Press the master link and open in the opposite direction to when you lock it, so that the master link opens. You can use master link pliers to facilitate this step.

Now that you have learnt about these two master links, you are ready to replace your first chain (see below):

Replacing the chain

Cut the old chain with the chain splitter – make sure to count how many links the old chain has. The new chain must have the same number of links. Cut the chain if necessary. (NOTE: Do not measure by comparing the length between the old and new chain. The old chain will probably be much longer because it has stretched. The risk is that you end up with a chain that is too long when you replace it.

Then continue to follow the steps above depending on the type of master link you have.

Maintaining the chain

How often you should perform chain maintenance varies greatly depending on how – and in what weather conditions – you use the bike. If you ride on gravel or muddy surfaces in wet weather, you’ll need more maintenance than if you ride on dry asphalt. The best thing is to clean and lubricate the chain regularly. Especially if it has become wet or dirty.

Basic maintenance

  • Use a dry cloth and wipe the chain if it is wet after a ride.
  • Use a brush to clean off dirt and grit.

NOTE! Never use strong cleaners and degreasers not designed for bicycle chains. These can damage your bike chain and dissolve the factory-applied grease in the hub.

Deep cleaning of the bicycle chain

Sooner or later, the chain will get soiled and start to blacken with dirt. It’s then a good idea to clean the chain with a specially designed bicycle cleaner. With a chain cleaning tool, you can clean the chain easily and thoroughly without having to remove the chain.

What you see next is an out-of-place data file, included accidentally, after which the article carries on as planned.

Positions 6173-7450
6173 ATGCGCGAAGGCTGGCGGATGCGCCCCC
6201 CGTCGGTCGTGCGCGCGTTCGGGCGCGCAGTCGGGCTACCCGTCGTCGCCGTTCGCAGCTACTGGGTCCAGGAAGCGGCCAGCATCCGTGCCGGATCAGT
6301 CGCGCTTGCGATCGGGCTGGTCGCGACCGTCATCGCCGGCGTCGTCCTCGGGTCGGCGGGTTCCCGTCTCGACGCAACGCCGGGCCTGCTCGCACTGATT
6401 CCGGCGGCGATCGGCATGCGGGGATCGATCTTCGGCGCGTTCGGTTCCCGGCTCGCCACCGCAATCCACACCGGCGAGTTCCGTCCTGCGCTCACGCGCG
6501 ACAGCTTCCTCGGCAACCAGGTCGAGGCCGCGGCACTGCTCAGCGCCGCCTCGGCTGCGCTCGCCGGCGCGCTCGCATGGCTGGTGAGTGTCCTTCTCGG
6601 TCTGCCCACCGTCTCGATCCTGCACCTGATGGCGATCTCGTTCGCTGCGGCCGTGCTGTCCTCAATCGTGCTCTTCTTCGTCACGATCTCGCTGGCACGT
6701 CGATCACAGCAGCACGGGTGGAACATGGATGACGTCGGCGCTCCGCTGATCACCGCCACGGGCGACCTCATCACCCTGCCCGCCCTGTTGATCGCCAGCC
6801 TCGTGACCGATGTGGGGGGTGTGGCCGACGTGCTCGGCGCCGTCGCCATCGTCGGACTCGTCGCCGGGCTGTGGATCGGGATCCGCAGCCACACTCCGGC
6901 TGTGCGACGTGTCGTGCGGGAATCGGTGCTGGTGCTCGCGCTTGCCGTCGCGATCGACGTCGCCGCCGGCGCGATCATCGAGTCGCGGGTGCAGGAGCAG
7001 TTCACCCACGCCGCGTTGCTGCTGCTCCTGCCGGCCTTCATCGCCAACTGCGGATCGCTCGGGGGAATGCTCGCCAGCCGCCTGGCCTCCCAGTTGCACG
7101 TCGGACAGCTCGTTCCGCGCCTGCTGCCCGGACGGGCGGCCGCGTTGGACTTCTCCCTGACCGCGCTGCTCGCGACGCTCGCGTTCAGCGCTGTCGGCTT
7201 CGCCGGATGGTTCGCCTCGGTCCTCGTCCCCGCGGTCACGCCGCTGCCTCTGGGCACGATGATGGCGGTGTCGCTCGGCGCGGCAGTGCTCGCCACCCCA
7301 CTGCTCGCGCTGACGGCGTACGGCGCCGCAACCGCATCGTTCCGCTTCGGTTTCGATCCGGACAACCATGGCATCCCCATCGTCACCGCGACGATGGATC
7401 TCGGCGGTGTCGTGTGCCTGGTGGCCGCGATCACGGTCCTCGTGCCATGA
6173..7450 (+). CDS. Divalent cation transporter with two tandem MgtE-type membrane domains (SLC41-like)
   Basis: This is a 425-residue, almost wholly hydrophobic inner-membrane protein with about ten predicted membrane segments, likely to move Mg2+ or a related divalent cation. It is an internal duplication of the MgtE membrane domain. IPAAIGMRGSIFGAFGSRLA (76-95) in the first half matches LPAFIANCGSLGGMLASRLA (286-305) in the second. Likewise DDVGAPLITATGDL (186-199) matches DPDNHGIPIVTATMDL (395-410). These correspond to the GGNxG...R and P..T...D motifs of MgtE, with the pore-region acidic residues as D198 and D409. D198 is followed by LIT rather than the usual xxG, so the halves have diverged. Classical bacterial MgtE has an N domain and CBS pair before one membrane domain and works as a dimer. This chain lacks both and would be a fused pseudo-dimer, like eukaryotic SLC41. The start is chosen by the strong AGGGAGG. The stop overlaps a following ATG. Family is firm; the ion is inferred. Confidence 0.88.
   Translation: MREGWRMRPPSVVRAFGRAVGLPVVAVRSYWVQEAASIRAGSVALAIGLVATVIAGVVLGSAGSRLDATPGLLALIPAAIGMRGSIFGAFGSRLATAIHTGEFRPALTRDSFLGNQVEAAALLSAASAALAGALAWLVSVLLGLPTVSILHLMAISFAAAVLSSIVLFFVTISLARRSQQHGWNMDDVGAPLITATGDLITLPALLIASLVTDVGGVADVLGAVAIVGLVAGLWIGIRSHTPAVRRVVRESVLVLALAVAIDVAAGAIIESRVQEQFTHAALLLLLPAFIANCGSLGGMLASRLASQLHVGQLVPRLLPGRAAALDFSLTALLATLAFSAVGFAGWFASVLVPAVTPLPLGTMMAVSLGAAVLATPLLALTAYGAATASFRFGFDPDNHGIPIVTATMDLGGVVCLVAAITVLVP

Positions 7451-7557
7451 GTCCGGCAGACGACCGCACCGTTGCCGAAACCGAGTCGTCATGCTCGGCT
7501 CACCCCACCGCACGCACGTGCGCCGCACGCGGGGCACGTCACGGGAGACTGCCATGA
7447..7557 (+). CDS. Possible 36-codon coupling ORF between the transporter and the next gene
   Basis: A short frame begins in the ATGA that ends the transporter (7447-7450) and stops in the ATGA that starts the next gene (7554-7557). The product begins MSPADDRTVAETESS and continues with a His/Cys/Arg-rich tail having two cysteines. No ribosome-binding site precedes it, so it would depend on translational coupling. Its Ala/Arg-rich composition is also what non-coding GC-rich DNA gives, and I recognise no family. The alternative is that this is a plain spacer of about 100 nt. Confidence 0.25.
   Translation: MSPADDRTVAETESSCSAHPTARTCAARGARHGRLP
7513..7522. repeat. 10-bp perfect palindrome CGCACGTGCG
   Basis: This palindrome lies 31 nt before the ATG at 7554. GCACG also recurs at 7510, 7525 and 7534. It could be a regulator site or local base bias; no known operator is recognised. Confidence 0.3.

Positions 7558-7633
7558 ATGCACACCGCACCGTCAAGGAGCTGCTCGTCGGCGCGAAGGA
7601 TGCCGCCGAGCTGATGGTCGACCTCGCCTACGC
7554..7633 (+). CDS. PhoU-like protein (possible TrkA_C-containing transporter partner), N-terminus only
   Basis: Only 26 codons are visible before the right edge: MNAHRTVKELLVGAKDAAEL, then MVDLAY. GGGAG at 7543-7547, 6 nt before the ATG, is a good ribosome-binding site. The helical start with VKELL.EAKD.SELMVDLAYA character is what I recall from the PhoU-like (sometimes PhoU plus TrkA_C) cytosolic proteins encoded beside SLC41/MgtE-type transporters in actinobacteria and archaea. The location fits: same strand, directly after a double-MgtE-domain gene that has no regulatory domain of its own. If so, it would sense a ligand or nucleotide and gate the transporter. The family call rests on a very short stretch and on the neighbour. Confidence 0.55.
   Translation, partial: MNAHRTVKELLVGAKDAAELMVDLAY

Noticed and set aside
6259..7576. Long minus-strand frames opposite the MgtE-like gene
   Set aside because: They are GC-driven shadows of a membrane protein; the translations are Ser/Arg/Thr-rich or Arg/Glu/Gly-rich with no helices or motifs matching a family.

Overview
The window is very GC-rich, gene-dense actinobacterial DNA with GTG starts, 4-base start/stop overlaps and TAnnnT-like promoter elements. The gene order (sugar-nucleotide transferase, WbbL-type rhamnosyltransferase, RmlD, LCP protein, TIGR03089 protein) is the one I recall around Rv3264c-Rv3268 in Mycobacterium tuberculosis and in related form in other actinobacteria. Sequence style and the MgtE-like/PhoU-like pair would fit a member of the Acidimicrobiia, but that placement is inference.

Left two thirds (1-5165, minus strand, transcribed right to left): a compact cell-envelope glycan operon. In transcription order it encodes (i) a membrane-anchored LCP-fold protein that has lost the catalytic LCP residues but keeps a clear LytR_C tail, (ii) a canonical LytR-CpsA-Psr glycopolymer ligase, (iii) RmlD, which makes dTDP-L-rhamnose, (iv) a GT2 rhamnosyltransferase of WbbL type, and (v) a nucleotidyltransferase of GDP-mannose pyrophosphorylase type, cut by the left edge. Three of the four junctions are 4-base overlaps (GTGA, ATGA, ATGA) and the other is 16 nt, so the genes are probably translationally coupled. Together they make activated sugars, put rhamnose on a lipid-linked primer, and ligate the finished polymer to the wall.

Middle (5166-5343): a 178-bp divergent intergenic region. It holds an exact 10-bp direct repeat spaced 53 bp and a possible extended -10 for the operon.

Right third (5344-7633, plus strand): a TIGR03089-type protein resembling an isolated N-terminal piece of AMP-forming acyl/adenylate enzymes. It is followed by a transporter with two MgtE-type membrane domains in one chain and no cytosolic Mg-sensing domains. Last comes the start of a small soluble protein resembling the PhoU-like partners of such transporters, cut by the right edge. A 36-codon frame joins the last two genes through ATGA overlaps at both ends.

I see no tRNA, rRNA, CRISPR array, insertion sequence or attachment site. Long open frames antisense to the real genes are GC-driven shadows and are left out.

To best perform deep cleaning, we strongly recommend using a bicycle rack. If you use chain cleaning tool, attach it to the lower part of the chain and make sure that the chain is properly positioned in the chain cleaning tool’s bristles. Fill the chain cleaning tool with cleaner up to the specified maximum mark.

When the chain cleaning tool is filled with solvent, turn the cranks forward so that the chain runs through the chain cleaning tool. Once you have spun the chain enough times to have removed the dirt, detach the chain cleaning tool and pour the solvent into a separate container. (NOTE! Always check local regulations regarding the disposal of solvents.)

Rinse out the chain cleaning tool and fill it with soap, then repeat the process of attaching and cycling the chain through the chain cleaning tool until the chain is thoroughly rinsed. It is important to remove as much of the solvent as possible as it can affect the new lubricant you apply to the chain. While cleaning your chain, it’s a good idea to wipe down other parts of your drive system that may need attention.

Dry the chain with a clean, dry cloth and allow the chain to air dry until it is completely dry. Once the chain is dry, it is important to lubricate the chain again.

Use a suitable chain oil – there are oils intended for specific weather conditions. Apply a small drop to each individual rivet. Pedal through the chain so that the oil spreads, mainly in the chain rollers. Then use a clean, dry cloth to wipe off excess oil from the chain to prevent dirt from accumulating.

Our range of bike chains